"The idea that the ACLU is trying to protect the First Amendment rights for the government makes no sense," Pushaw added. She noted that Florida has standards for what public schools teach, and "one of the things that cannot be taught is racialist indoctrination, which is teaching that one race is subservient to another or that certain virtues, such as perfectionism, are unique to a specific race."

"What would be the purpose of hiding this content from parents?" Pushaw added.

Parent rights activists also condemned the ACLU's stance.

Laura Zorc, director of education reform at Building Education for Students Together (BEST), told Fox News Digital she strongly supports curriculum transparency bills. 

"When groups like the ACLU attack such legislation, they are showing their cards — they believe nameless, faceless education bureaucrats should be the arbiters of truth for our kids, rather than the family members who know and care for them," Zorc said.

Zorc, who has trained hundreds of concerned parents on how to run for school board, said that "parents have the sole responsibility to direct the upbringing of their children, [and] 2022 will be the year when parents wake up and reclaim their rights to fight for a better education system for our children."


"For an organization that was created to fight government tyranny and overreach, it's surprising to see the ACLU condemning one of the tools that citizens need to exercise oversight of their elected officials and to hold them accountable," Nicole Neily, president of Parents Defending Education, told Fox News Digital.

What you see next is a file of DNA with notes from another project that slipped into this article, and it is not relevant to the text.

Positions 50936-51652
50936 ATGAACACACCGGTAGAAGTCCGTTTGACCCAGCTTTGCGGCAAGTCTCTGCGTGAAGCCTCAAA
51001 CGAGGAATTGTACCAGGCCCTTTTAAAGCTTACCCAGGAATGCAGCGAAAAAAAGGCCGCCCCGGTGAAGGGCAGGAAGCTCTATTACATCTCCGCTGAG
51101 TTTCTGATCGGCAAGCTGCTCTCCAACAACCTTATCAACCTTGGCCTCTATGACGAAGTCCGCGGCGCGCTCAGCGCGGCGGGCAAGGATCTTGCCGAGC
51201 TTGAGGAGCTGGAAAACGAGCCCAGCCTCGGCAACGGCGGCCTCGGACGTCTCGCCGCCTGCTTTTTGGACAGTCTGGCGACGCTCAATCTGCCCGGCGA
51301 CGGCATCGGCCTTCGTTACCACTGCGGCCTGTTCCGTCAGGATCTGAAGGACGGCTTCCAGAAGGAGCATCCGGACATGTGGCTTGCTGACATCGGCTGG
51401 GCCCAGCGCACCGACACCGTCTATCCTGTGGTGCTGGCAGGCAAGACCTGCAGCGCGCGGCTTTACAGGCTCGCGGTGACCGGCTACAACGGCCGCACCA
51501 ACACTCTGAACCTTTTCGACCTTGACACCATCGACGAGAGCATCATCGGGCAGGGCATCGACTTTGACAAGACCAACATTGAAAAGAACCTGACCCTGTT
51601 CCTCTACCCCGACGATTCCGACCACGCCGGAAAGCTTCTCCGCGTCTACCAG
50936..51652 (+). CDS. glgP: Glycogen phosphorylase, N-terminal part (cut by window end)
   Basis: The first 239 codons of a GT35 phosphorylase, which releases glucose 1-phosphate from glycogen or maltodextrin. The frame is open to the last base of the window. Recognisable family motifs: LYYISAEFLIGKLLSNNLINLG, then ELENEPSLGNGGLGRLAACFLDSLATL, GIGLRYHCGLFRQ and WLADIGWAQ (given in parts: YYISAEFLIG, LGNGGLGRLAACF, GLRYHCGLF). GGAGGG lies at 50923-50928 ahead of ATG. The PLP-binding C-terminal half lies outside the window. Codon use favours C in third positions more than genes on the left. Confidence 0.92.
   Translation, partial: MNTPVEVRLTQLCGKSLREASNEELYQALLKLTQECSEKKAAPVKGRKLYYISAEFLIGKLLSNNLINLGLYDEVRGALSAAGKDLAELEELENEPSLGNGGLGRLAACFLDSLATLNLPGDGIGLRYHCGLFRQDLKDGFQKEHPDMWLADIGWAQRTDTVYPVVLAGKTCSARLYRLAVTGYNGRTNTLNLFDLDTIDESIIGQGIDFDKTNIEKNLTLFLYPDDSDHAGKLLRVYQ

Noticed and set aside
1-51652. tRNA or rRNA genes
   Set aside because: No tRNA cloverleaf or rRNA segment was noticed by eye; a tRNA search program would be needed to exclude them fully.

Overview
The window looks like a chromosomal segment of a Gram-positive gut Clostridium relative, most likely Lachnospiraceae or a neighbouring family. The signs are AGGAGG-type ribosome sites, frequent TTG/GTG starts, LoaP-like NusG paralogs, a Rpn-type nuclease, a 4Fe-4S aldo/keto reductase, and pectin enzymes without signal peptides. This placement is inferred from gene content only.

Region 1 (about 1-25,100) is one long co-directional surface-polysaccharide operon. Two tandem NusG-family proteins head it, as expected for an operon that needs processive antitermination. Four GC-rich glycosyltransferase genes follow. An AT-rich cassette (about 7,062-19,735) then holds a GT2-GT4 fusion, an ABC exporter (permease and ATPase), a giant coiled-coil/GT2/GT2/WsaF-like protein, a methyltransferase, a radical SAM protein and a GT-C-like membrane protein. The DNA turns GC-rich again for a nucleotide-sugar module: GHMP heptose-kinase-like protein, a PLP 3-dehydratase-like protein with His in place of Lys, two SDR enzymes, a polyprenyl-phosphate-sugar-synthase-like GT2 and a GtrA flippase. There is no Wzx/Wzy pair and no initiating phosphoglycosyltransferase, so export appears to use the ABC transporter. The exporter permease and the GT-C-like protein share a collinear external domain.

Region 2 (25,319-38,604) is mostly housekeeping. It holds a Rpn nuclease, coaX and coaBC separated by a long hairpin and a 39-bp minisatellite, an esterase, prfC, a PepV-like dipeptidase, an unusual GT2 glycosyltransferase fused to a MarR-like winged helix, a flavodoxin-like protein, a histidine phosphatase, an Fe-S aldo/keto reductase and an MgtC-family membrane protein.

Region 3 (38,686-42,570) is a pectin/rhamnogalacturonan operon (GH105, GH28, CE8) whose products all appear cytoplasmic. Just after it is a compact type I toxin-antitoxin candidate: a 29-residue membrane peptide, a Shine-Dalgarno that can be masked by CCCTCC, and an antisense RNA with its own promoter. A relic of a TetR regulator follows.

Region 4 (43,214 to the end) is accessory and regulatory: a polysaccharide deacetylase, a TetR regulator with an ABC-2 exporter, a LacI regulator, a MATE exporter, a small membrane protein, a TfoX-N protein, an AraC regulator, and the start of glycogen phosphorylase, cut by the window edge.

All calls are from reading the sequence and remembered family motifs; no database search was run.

"Less than a year ago, the ACLU asked the Biden Administration to make transparency a ‘top priority.'  So why, now, do parents not deserve the same?"

Parents Defending Education co-founder Nicole Neily speaking at parents' rally on Capitol Hill Nov. 16, 2021

Parents Defending Education co-founder Nicole Neily speaking at parents' rally on Capitol Hill Nov. 16, 2021

"As a former ACLU member, I am deeply disappointed that the organization which once fought the federal government to release my family members from Manzanar, now stands on the side of withholding information from American taxpayers," Neily added. 

Neily's Japanese-American grandparents met in the Manzanar War Relocation Center during World War II, during the period of Japanese Internment, a policy the ACLU opposed.


"It's a shame how the ACLU went from an organization that stood up for people's rights to one that attacks the rights of parents to know what their children are learning and how they are being taught," Ian Prior, executive director of the Virginia parents' group Fight For Schools, told Fox News Digital. 

"If leftist organizations like the ACLU want their credibility to die on the hill of opposing transparency, they are welcome to do so, and parents will continue to collect wins like they did this past November in Virginia," Prior added, referring to Republican Glenn Youngkin's victory in the Virginia governor's race.